If you are not the first visitor on my photo webpages, you should have noticed the
difference in this album in .. let's see .. the first 0.5 seconds. It's like this -
I was really getting bored of my standard template, generated from a bunch of
shell scripts and parser programs, and came across the excellent presentation style
of photo.net, also
used in shortwork.net, and decided to
step into the flow. Like I have anything to lose anyway.
So .. where was I? Ah .. selection of the new writing format. So far so good. Now comes the other question - why Ramapo Valley in the middle of winter? Isn't that the perfect place for fall colors?
Yes, of course. Most of New Jersey is dead right now. Well, the flora, at least. The motivation came from an entirely different point - my new Nikon F100 camera, delivered from B&H Photo Video, still warm. Had been pouring over the manuals for the last 24 hours or so, and decided to try it on for size. For one thing, I discovered that the functionality was pretty much the same as my N70, except for a significantly more rugged construction, and features (dials, etc.) more accessible. But then that's another story. When you spend as much as I did on something, you make sure you are very, very happy with it. Some exceptions come to my mind, but then never mind all the digressions my brain keeps spewing out .. that way, we'll never reach Ramapo.
So, then, I just *had* to get out and take a few photographs. The weather
was just perfect, and the S4 was craving to be driven. Bikram - a complete
dog - was supposed to land up yesterday, and join me in a photo trip someplace,
but he never made contact. So, then, Akla cholo re mode came into effect.
Decided to check out some pine barrens on Rt 195 near the Atlantic City Expressway,
but then a) could not find it on the map b) did not want to spend the day in hunting
for a place that I'm not even sure exists. After some 'brainstorming', decided to
re-visit the Ramapo Valley - I had pleasant memories from a trip I had taken
in fall 1999. Loaded up the car with my camera stuff, checked directions online,
and set off.
There are several trails all over the park. For information about the park, search in google - I found this link helpful: http://www.hikeleader.com/sys-tmpl/ramapovalleyreservation/ but I did not spend too much time on research, and there may be others that are more informative. There are a few lakes in the preserve. I headed for the next-to-easiest option, the MacMillan Reservoir - the easiest accessible lake is right next to the parking lot. There wasn't much to take pictures of - as I meantioned earlier, and wil lprobably keep on mentioning (thankx to my short term memory), this is really a place meant for spring and fall, it's just too bare to enjoy in the winter months. So- anyway - since I was there to test drive my camera, and not on an assignment from National Geographic, all I needed was a snaking road, some trees, and a bright sun. Now, of these, there was no scarcity, and I managed to bag a few snaps like so:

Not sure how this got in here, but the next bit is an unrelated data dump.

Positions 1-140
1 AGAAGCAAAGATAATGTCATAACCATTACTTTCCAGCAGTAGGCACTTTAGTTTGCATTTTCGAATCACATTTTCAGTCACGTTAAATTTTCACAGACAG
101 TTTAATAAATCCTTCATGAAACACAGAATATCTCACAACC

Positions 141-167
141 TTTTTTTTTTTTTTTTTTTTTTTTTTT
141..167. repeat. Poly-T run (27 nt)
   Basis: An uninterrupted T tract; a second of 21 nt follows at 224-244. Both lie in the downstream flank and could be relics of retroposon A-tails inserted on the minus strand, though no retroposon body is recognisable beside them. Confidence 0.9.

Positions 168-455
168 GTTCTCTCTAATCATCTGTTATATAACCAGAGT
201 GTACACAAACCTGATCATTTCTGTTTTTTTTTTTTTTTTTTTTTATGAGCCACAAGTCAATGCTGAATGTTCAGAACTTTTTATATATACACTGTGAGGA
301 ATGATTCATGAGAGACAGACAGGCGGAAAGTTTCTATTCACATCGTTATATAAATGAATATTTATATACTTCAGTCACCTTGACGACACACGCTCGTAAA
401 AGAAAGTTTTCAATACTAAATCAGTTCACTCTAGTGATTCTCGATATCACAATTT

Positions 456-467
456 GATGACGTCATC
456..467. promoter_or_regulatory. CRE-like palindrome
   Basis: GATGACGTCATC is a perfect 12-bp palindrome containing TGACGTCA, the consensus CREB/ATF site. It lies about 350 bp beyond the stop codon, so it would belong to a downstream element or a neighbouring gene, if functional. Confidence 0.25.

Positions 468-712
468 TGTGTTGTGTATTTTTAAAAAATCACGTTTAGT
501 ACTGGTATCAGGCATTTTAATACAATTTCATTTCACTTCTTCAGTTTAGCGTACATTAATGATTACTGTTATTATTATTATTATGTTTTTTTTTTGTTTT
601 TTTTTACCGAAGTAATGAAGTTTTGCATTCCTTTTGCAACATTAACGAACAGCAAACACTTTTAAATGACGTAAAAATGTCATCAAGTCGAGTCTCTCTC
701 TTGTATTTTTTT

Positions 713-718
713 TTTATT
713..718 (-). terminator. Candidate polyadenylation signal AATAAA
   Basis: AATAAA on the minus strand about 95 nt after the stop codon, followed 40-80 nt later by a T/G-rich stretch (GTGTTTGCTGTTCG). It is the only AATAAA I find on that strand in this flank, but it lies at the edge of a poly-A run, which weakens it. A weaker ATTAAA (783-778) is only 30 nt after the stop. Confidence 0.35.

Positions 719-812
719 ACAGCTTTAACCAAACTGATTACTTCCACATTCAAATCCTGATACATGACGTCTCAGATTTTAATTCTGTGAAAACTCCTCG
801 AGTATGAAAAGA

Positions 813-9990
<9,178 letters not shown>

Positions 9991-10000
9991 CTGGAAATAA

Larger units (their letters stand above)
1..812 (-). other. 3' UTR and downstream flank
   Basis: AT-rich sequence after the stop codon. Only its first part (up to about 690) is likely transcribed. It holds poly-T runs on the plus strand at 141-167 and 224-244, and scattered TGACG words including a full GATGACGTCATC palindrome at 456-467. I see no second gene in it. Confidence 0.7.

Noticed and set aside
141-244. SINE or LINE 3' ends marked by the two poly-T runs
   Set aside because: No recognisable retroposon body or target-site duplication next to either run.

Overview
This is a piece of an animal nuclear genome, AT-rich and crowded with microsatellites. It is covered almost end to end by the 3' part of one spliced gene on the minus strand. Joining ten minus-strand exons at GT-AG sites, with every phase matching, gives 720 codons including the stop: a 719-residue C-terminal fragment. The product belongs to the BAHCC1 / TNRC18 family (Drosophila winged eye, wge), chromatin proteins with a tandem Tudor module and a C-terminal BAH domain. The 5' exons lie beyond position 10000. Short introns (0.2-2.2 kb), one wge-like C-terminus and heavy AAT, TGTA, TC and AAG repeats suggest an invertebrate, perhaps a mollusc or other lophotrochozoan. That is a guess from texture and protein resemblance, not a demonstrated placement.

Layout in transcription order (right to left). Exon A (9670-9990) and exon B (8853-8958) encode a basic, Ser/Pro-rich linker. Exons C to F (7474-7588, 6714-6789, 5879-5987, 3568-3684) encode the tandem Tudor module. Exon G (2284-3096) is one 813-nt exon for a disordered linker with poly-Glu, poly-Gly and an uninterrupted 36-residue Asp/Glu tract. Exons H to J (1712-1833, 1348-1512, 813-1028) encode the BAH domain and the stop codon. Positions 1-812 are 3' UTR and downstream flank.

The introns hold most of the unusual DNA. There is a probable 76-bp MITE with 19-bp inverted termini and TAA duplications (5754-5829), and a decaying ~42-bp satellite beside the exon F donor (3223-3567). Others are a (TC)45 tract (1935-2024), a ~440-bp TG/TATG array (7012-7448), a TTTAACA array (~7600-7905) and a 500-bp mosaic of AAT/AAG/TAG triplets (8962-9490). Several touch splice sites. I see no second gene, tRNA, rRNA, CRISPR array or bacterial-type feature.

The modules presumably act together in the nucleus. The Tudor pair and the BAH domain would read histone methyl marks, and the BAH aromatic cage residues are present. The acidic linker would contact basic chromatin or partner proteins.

Sometimes, people would come into my frames, and there were plenty of them, so I gave up trying to avoid them, and instead started chasing them to place them in my snaps. At other times, all I'll get were the sky and the trees.
Since the scenery around was all a dull, listness span of dried leaves and
naked trees, I decided to try some textures. The good thing about taking
'texture' photographs is, anything goes. Of course, there's the good and the
bad, but then anything that can be tiled to make a nice background for
the desktop is a texture by my rules. So I slapped on the zoom, and went on clicking
every which thing that came into view. Here's what I collected by the end of
Since I was already taking pictures of things that did not really matter, I thought,
what the heck, let me take pictures of interesting objects of no significance as well.
A log here, a bark there, some mushrooms, stuff like that. Every once in a while, I
would come across a stream of water, and click, burn it on film. The rings on the
log looked better in black n' white, so taht's the way I have it here.
And then, there were dogs. When I use the plural, I don't mean like a couple of dogs - there were at least a few hundred dogs in the forest at any point of time that I was walking around. There were big, furry ones, nice and friendly ones, dogs that were barking at other dogs, those that were barking at nothing in particular, some that were like little kids and were being carried on the shoulder of their owners (though, me thinks, that defies the purpose of taking the dog for a walk). You can't move 50 feet on the trails without seeing a new dog right around the corner. Surprisingly, the people were very polite and nice, and were only too glad to let me take pictures of their pets. No sign of the usual New Jersey/ New York hostility towards strangers. Which strenthens my theory that the hostile attitude is a result of inhaling some toxic byproduct of petroleum combustion - see the difference of attitude from streets of Manhattan to the Ramapo Valley. I took a few snaps of those that looked nice and friendly, and decided to put just this one up for my page.
© copyright Kundan Sen
Created on ... February 17, 2002